The Illinois man who stabbed his wife, mother and two daughters to death before killing himself had threatened to unleash the unfathomable violence weeks before he carried out the murders.
Andrei Kisliak, 39, told his wife Vera Kisliak that he would kill her and her family living in Europe if she did not stop divorce proceedings against him, court records obtained by the Chicago Sun-Times state.
The brute also told his estranged wife he would “disfigure her in a way that no one will recognize her” for barring him from seeing the 4- and 6-year-old daughters he would ruthlessly slay Nov. 30.
Vera told a judge of countless instances Kisliak had terrorized his family, including heavy drug use and bringing prostitutes into the home.
A judge barred Kisliak from the home until Nov. 1, when the couple asked for the order to be modified to allow him to move back in. Despite “strongly advising against the arrangement,” the request was approved.
Thirty days later, Kisliak brutally murdered Vera, his daughters and his mother, Lilia Kisliak, who had moved into the home to help care for the girls, police said. All five were found with “sharp force injuries,” Buffalo Grove Police said. A pet was also found dead in the home.
Police determined Monday that Kisliak was responsible for the savage murders based on evidence found at the $1 million Acacia Terrace home. The carnage was so brutal that Buffalo Grove Police Chief Brian Budds said the investigation was “devastating and traumatic” for responding officers.
The day before the family’s bodies were found, a hearing was held to address selling off the pricey suburban Chicago house, which had gone into foreclosure. A friend of Kisliak’s told the Chicago Sun-Times that Kisliak had uncharacteristically stopped working in the months before the killings.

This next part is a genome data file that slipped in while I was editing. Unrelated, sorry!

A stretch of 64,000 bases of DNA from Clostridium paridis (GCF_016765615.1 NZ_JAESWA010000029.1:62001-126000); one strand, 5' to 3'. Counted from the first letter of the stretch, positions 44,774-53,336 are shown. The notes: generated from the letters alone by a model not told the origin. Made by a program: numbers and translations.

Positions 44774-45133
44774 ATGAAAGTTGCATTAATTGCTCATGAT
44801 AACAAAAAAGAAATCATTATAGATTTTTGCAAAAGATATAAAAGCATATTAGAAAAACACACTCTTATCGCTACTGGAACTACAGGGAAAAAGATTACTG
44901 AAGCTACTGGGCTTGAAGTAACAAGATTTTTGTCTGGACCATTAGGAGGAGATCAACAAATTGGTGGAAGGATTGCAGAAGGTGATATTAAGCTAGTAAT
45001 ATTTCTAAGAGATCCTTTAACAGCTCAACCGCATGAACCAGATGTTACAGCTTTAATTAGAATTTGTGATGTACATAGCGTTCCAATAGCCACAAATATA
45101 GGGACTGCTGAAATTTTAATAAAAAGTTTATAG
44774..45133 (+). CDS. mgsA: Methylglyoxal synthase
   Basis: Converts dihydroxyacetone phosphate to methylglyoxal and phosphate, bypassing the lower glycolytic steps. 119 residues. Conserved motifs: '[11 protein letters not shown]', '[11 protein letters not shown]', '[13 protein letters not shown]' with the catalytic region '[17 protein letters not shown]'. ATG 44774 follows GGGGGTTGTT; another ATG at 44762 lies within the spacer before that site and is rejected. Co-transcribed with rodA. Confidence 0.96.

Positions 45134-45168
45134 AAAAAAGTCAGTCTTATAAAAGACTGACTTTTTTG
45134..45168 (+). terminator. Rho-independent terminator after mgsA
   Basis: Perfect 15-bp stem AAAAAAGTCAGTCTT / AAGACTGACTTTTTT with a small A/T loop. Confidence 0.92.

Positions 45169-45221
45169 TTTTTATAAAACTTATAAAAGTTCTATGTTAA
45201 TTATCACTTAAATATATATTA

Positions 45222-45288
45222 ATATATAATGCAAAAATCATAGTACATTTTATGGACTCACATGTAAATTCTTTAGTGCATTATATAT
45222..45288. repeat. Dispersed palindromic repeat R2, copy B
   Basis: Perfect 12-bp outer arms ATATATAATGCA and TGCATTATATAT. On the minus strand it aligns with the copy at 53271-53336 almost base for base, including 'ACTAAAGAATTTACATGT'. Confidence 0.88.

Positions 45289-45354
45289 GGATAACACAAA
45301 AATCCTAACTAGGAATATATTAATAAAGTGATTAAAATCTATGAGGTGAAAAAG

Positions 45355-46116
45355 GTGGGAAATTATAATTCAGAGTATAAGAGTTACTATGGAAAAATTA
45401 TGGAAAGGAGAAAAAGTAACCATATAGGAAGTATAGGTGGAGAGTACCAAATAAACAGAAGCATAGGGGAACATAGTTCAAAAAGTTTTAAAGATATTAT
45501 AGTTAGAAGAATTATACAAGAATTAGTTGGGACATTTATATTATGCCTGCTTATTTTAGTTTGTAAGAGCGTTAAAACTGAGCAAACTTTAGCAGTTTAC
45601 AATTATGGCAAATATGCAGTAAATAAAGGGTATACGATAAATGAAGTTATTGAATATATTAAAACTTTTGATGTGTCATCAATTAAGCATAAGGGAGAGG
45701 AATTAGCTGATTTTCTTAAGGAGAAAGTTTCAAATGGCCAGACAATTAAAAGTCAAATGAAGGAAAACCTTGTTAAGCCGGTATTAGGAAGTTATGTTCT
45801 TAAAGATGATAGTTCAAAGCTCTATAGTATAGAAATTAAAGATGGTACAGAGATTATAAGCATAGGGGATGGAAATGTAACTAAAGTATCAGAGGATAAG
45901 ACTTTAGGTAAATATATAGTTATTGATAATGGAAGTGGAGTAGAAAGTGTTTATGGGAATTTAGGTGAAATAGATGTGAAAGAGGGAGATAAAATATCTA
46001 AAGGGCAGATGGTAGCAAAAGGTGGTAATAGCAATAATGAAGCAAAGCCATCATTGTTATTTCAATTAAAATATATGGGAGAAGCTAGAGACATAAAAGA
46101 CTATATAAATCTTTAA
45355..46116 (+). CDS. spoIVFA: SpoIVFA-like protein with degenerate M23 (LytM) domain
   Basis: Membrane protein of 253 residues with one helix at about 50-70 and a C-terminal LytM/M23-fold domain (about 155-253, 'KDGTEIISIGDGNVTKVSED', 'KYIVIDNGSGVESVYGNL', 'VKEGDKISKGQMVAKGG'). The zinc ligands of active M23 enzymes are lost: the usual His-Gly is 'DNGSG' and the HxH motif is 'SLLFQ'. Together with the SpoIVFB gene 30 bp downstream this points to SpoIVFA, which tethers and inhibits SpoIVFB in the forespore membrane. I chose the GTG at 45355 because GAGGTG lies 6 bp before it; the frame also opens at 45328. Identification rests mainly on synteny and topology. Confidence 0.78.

Records of Kisliak’s erratic behavior extend to at least July, when the divorce proceedings began.
In August, Kisliak held the keys to the family’s four BMW cars hostage when she tried to take them to school, but refused to drive them himself. A neighbor took Vera and her daughters to school, but Kisliak allegedly followed them, “recording them, berating them, and yelling at them to take the Uber.”
The court ordered Kisliak to hand over the keys to one of the cars, and he complied but gave her a broken key. Vera claimed the car would only run for a few seconds before stopping.
Vera was granted sole access to the house and children in September, the same month a judge ordered Kisliak jailed for contempt for repeatedly disrupting a hearing with profane outbursts, records show. He was also jailed for showing up to the house despite the ban.
“(Kisliak) is an unstable man who is capable of anything,” Vera’s lawyer wrote.
A friend of Vera’s started a GoFundMe to help her family offset funeral expenses. The kickstarter has already surpassed its $50,000 goal by over $20,000.